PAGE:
Sometimes, instead of getting up and moving to see things from another angle we just want to close our eyes.  We stop exploring our beliefs and how we came to them.  We close our minds to what we thought was, to what is, and fearfully refuse to pay attention to what’s happening.  I know many friends today who simply refuse to talk about anything other than sports, weather or perhaps gossip about other people.  I admit, when I’m with someone of far right political thought and dogmatic religious belief, it’s hard to stay above my judgment.  It takes tremendous energy to move into an empathetic position, seeking an understanding to their belief system.  Yet, that’s where the real work needs to be as we move to what Thomas Harris called an  ‘I’m OK, You’re OK’ position.  Dr. King has said our advisory can smell our contempt for their position and when this happens we lose our persuasive moral authority.  They are smelling our unwillingness to empty our fixed position, our sense of ‘knowing’.  Yet, this is what’s required for real dialog.  This is what real empathy looks like.  If I’ve never got up out of the chair to move to see a new angle I’m blind.  If I’m refusing to move to see from your angle, my closed mind will only grow stronger and learning stops.

I love the phase, “I live my life in expanding circles of belonging”.  Rather than living in fear, building walls to new experiences and locking into our smaller belonging, we step out and invite diversity in.  My Lutheran faith was rejuvenated through my study of comparative religions.  Today, Buddhist, Indigenous and Sufi writings feed my soul to a deeper spirituality, all based on ‘bigger belonging’, smashing the illusion of our perceived separateness.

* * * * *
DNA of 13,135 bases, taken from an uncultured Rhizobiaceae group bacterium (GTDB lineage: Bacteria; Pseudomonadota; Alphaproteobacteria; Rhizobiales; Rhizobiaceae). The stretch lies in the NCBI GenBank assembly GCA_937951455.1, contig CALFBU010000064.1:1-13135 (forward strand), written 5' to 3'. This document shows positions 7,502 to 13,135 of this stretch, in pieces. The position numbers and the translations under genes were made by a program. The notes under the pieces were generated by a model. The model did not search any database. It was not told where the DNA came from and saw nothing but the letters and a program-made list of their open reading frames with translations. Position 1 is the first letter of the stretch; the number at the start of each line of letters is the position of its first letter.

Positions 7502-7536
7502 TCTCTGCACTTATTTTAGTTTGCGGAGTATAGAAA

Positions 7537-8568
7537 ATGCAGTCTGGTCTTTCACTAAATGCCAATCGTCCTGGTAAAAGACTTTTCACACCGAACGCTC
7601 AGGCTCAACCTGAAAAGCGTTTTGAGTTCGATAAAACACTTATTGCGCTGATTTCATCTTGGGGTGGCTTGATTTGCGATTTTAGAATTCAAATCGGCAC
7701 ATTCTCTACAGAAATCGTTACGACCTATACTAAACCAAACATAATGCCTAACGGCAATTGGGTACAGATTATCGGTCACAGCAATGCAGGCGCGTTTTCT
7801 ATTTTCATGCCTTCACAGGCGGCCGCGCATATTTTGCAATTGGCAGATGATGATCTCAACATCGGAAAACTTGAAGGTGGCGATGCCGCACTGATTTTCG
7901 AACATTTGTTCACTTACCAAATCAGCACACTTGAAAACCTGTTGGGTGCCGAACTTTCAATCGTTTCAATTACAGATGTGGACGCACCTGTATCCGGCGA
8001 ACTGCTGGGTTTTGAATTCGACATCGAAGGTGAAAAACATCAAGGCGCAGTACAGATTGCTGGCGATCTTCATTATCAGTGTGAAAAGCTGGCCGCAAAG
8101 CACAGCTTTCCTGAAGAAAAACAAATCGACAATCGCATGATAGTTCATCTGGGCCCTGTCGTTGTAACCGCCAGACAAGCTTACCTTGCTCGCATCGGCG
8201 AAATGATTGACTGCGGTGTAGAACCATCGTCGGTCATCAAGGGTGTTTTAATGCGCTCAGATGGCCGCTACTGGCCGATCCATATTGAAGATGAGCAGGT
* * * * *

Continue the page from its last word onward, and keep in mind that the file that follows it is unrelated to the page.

Sometimes we deliberately get up out of the chair and move.  Sometimes the rug is pulled from us through experiences of surprise.  Brother David Steindl Rast, a Benedictine monk, has suggested we live each moment in ‘surprise’.  The founder of Soto Zen, Dogen, has challenged the very arrogance of the ‘knowing fixed mind’ when the universe (God) is so beyond our human capacity of understanding.  They would both claim our response to the gift of life should always carry a sense of wonder, awe and gratitude for the opportunity to just be.  This is what feeds the human spirit, creativity, the open mind, and bridges/circles over walls/division.

Carrying a curiosity to put ourselves in others’ angles of perception is not easy.  I can certainly see in myself the temptation to lock into my sense of ‘rightness’.  It seems easier to carry the solid, rigid nature of a rock than risk the ever changing flexible ways of water.  Yet, when I look at all the angles water gets to experience as it travels from stream to river to ocean, that’s what draws me to richer dialog.  Rather than saying, “I don’t talk politics, diet, money, religion, etc.”,  I’m stronger in my invitations to understanding, using questions like, “How did you come to that view (angle)?”,  “Tell me more”, “I’m curious about what’s behind that belief.”, “Wow, I’ve never seen that angle, tell me more.”